Kallery, M., & Psillos, D. (2004). Anthropomorphism and animism in early years science: Why teachers use them, how they conceptualise them and what are their views on their use. Research in Science Education, 34(3), 291-311.

Kauri Dieback Disease. (2021). Why kauri are so important?

Larsen, N. E., Lee, K., & Ganea, P. A. (2018). Do storybooks with anthropomorphized animal characters promote prosocial behaviors in young children. Developmental Science, 21(3), 1-9.

Li, H., Eisen, S., & Lillard, A. S. (2019). Anthropomorphic media exposure and preschoolers’ anthropomorphic thinking in China. Journal of Children and Media, 13(2), 149-162.

McAloose, D., Laverack, M., Wang, L., Killian, M. L., Caserta, L. C., Yuan, F., ... & Diel, D. G. (2020). From people to Panthera: Natural SARS-CoV-2 infection in tigers and lions at the Bronx Zoo. MBio, 11(5), e02220-20.

McCabe, S., & Nekaris, K. A. I. (2019). The impact of subtle anthropomorphism on gender differences in learning conservation ecology in Indonesian school children. Applied Environmental Education & Communication, 18(1), 13-24.

Ministry for Primary Industries. (2021a). Biosecurity.

Ministry for Primary Industries. (2021b). Household goods and personal effects importing to NZ.

Ministry of Education. (2007). The New Zealand Curriculum. Learning Media

Ministry of Health. (2020). Botulism.

Oreshkova, N., Molenaar, R. J., Vreman, S., Harders, F., Munnink, B. B. O., Hakze-van Der Honing, R. W., & Stegeman, A. (2020). SARS-CoV-2 infection in farmed minks, the Netherlands, April and May 2020. Eurosurveillance, 25(23), 1-7.

Piaget, J. (1929). The Child’s Conception of the World. Routledge & Keagan Paul.

Schurgin, M. W., & Flombaum, J. I. (2017). Exploiting core knowledge for visual object recognition. Journal of Experimental Psychology: General, 146(3), 362.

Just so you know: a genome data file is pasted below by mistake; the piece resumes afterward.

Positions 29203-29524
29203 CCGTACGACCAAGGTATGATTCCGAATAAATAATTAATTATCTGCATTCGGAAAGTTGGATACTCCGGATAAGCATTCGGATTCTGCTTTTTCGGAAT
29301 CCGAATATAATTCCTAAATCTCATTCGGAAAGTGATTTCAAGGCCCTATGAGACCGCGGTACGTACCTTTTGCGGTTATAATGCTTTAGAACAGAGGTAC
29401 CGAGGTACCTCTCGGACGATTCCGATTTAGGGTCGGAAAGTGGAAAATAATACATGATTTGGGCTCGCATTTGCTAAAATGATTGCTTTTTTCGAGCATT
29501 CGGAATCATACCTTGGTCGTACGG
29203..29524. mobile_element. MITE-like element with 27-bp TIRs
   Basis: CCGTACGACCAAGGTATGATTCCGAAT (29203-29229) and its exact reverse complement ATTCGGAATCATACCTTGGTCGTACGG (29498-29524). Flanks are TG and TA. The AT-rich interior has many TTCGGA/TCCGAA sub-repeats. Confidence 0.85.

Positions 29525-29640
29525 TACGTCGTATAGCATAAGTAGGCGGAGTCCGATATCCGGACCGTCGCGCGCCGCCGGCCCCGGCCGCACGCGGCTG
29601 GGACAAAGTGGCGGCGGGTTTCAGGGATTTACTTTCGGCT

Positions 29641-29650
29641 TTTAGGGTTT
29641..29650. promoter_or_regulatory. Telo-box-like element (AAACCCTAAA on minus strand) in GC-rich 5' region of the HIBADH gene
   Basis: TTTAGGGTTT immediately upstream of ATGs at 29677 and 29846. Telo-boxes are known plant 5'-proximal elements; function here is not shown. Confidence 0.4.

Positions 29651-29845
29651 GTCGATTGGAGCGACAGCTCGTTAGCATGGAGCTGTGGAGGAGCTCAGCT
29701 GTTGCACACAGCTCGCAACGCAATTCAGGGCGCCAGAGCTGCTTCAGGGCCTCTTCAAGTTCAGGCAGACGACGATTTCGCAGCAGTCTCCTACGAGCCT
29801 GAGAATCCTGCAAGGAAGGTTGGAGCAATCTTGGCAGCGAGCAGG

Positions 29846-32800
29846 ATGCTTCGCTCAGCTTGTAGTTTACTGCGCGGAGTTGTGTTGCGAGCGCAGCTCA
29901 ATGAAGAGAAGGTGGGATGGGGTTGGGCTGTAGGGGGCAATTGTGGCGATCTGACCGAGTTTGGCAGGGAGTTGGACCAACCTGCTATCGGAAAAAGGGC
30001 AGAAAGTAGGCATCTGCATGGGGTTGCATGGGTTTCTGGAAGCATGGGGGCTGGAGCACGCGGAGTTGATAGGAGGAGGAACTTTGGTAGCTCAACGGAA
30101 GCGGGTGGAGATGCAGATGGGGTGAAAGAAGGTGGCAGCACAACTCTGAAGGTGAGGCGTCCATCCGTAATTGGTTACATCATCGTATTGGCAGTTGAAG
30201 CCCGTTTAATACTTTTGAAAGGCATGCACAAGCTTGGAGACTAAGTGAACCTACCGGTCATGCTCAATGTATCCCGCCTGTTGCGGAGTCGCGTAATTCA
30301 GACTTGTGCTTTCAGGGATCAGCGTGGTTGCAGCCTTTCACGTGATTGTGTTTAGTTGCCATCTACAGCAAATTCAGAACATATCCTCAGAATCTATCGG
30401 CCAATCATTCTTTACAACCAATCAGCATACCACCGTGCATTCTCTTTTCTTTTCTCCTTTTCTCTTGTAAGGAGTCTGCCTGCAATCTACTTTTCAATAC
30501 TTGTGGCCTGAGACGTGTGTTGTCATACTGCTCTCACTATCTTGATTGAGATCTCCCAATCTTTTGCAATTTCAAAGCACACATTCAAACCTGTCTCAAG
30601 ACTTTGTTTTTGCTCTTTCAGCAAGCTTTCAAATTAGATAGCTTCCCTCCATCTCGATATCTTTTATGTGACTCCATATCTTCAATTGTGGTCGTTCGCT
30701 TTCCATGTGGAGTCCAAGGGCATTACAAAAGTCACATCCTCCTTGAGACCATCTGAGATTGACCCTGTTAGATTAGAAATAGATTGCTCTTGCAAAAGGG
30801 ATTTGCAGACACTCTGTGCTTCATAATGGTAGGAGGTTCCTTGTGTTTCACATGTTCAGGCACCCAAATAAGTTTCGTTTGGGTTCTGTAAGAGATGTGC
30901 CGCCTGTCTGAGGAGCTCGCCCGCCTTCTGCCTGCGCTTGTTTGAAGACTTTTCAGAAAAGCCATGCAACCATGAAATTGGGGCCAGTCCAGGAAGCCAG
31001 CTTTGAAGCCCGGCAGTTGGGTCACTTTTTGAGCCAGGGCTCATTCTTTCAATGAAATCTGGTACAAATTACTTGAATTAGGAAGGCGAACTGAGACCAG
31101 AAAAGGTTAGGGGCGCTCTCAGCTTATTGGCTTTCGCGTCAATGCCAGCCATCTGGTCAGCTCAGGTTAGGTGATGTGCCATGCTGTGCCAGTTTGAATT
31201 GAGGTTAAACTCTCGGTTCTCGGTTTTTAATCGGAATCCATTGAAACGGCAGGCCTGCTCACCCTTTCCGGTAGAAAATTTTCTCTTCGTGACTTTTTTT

Sit, T. H., Brackman, C. J., Ip, S. M., Tam, K. W., Law, P. Y., To, E. M., & Peiris, M. (2020). Infection of dogs with SARS-CoV-2. Nature, 586(7831), 776-778.

Sooksawasdi Na Ayudhya, S., & Kuiken, T. (2021). Reverse zoonosis of COVID-19: lessons from the 2009 influenza pandemic. Veterinary Pathology, 58(2), 234-242.

Špernjak, A., Jug Puhmeister, A., & Šorgo, A. (2021). Public opinions and knowledge about microorganisms. Research in Science & Technological Education, 41(2), 800-819.

Te Kete Ipurangi. (2021). Level 2 Biology assessment resources [AS91154].

UK Department of Education. (2015). Statutory guidance National curriculum in England: science programmes of study.

United Nations Educational Scientific and Cultural Organisation. (2017). Basic Sciences: Biotechnology.

Watson, R., Burgess, L., Sellars, E., Crooks, J., McGowan, R., Diffey, J., & McMellon, C. (2023). A qualitative study exploring the benefits of involving young people in mental health research. Health Expectations, 26(4), 1491-1504.

Wood, M. (2019). The potential for anthropomorphism in communicating science: inspiration from Japan. Cultures of Science, 2(1), 23-34.

World Health Organisation. (2020). Zoonoses.

Yue, D., Tong, Z., Tian, J., Li, Y., Zhang, L., & Sun, Y. (2021). Anthropomorphic Strategies Promote Wildlife Conservation through Empathy: The Moderation Role of the Public Epidemic Situation. International Journal of Environmental Research and Public Health, 18(7), 35-65.

How to Cite
Ram, R. (2023). Anthropocentrism and Microorganisms: Implications for Biosecurity. Teachers’ Work, 20(2), 239-256.